The effects of soil fertilizer on amino acids in the floral nectar of corncockle, Agrostemma githago (Caryophyllaceae) - Gardener, Mark C.; Gillman, Michael P.
Plants of the meadow annual Agrostemma githago (Caryophyllaceae) were grown in 1-m2 field plots prepared with three fertilizer treatments as follows: (a) "low", no fertilizer, (b) "medium", 75 g of slow release fertilizer granules, (c) "high", 175 g of granular treatment. After sowing in spring the plants were left until flowering in late summer. Nectar was extracted using 5-μl glass microcapillary tubes. The material was frozen and sampled at a later date. The samples were analysed by high performance liquid chromatography (HPLC) using the AccQtag (Waters Corp.) system. Analysis showed that the total concentration of amino acids increased significantly with...
Analyzing variability in nectar amino acids: composition is less variable than concentration - Gardener, Mark C.; Gillman, Michael
Thirty species of flowering plants were analyzed for floral nectar amino acid composition. High-performance liquid chromatography (HPLC) was used in conjunction with AccQtag derivatization to produce accurate and precise data. For any one species, the total concentration of amino acids varies greatly (average coefficient of variation 0.65), but composition is much less variable (average correlation among samples from a single species 0.85). Absolute concentration of individual amino acids is much more variable than the relative abundance (coefficients of variation 0.98 and 0.77, respectively; N = 544, t = 16.98, P < 0.001). When amino acids that occur in only small...
Typewriter art: a modern anthology - Tullett, Barrie; Dowling, John; Simpson, Jodi
This book brings together some of the best examples by typewriter artists around the world. As well as key historical work from the Bauhaus, H. N. Werkman and the concrete poets, there is art by contemporary practitioners, both typewriter artists who use the keyboard as a ‘palette’ to create artworks, and artists/typographers using the form as a compositional device.
Metropolis raised her voice: live digital-Foley & multimedia accompaniment - Dean, Robert; Challis, Benjamin
Since sound was first recorded on a cylinder wrapped in tin foil by Edison in 1877, technology has steadily evolved to allow an ever increasing level of sonic mutability. Gradually, pre-recorded sounds (or 'inputs') which where once fixed could be increasingly manipulated both before and during playback. While early gramophones and tape players afforded the operator very few parameters to experiment within, the development of digital technology transformed sound into a fully plastic medium. As such, sound in the age of digital reproduction has achieved a level of playability more commonly associated with the performance of live music. The sound-operator...
Naturalising the artifice: the integration of diegetic theatre music - Dean, Robert
In the late nineteenth and early twentieth century the theatrical traditions and dramatic conventions of the early nineteenth century were challenged by the new modern dramas that would come to dominate the stage in the years that followed. From a musical perspective the changes in the relationship between music and drama that took place during this period are extremely important. The realistic aesthetic could not support the presence of music provided by an offstage orchestra. However, if the non-diegetic underscoring was removed so too were the dramaturgic functions that it completed. One solution to this problem was to use diegetic...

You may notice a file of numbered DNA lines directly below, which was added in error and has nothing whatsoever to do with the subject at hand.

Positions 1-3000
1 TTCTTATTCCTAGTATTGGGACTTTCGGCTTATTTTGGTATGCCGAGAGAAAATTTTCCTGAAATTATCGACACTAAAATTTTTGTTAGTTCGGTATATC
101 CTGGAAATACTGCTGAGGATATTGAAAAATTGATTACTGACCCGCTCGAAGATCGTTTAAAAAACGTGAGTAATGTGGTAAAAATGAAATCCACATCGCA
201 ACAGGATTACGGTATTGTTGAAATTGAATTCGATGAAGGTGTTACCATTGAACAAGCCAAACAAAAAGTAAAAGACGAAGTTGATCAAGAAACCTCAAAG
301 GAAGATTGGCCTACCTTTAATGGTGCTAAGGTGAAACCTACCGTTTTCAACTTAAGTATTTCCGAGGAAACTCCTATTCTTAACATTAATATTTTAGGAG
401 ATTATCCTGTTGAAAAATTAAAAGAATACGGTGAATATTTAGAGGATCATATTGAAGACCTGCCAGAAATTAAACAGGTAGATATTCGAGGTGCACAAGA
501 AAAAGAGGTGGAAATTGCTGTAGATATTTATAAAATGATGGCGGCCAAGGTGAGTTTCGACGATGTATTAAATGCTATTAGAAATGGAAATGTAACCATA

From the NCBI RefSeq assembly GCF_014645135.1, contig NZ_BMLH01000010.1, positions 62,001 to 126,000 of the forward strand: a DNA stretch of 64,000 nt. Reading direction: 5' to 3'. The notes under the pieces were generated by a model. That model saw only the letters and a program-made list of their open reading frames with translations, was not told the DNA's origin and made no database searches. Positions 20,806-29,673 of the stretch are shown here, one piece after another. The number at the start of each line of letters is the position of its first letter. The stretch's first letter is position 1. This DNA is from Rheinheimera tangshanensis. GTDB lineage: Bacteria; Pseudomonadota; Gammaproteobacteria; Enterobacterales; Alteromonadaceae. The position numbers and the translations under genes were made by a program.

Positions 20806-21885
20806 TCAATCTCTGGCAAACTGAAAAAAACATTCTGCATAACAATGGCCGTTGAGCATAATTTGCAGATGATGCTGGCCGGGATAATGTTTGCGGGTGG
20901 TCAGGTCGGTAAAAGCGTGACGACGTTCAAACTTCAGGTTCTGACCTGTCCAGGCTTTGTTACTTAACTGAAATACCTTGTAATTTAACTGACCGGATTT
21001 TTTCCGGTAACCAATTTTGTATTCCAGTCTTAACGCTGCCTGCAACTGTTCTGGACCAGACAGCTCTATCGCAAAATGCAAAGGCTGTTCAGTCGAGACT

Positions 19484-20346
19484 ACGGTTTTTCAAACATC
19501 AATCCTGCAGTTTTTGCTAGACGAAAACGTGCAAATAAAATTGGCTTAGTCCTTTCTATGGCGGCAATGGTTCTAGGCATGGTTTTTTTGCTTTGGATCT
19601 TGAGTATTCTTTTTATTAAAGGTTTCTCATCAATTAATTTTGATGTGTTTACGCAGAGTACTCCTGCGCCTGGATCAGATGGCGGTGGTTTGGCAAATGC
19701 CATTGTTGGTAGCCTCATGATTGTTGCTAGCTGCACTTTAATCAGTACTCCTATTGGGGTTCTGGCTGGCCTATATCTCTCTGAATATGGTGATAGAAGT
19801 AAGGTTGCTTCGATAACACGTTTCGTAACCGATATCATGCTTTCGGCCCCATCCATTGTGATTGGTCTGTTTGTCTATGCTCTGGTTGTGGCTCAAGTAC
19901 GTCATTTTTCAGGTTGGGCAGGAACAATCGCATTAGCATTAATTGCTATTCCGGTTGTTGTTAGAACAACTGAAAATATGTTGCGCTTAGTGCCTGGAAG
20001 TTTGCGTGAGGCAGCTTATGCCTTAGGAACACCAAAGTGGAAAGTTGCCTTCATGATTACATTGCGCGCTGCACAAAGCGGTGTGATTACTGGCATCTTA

Re-writing the social contract: ethical catechism and ‘The Walking Dead’ - Dean, Robert
The setting, exploration, and adaptation of ethical scenarios are processes which lie at the heart of ethical debate. While they are used by philosophers as a means of illustrating key concepts, the conflicts around which they are positioned are charged with a powerful dramatic currency that has been frequently explored and exploited across all forms of narrative media. When these scenarios are set against a post-apocalyptic backdrop the
usual considerations that inform moral maxims are inevitably and intentionally re-orientated. This paper will focus on the American TV drama series 'The Walking Dead' (2010) which takes place after a zombie apocalypse and...
Diegetic musical motifs in Ibsen’s A Doll’s House and John Gabriel Borkman - Dean, Robert
The music used to accompany a drama can be divided into two main categories: ‘Non-Diegetic Music’ and ‘Diegetic Music.’ These two terms draw a distinction between music which is presented as existing within the storyworld (diegetic) and that which emanates from an external position (non-diegetic). However, neither of these designations refers to a specific technique, rather they are the titles of two different categories into which specific aural applications can be divided. This paper focuses on a form of aural accompaniment that will be referred to as ‘diegetic musical motifs.’ Both diegetic and non-diegetic musical motifs are used to complete...
Exergy and the city: the technology and sociology of power (failure) - Byrd, Hugh; Matthewman, Steve
Blackouts—the total loss of electrical power—serve as a reminder of how dependent the modern world and particularly urban areas have become on electricity and the appliances it powers. To understand them we consider the critical nature of electrical infrastructure. In order to provide general patterns from specific cases, a large number of blackouts have been analyzed. Irrespective of cause, they display similar effects. These include measurable economic losses and less easily quantified social costs. We discuss financial damage, food safety, crime, transport, and problems caused by diesel generators. This is more than just a record of past failures; blackouts are...
Conceptualization and measurement of dimensionality of place attachment - Chen, Ning (Chris); Dwyer, Larry; Firth, Tracey
To extend the discussion and application of place attachment to tourism-relevant contexts, this article proposes two neglected dimensions: place memory and place expectation. Combining these dimensions, a six-dimension construct of place attachment is tested using confirmatory factor analysis and found to be a good fit for data collected from two places: Sydney, Australia and Shanghai, China. The new dimensionality includes an individual's past experience and future expectations of his/her attachment to a place, and thus has a potential to interpret one's attachment to a place based on a shorter term stay. The implications of the study for researchers and destination...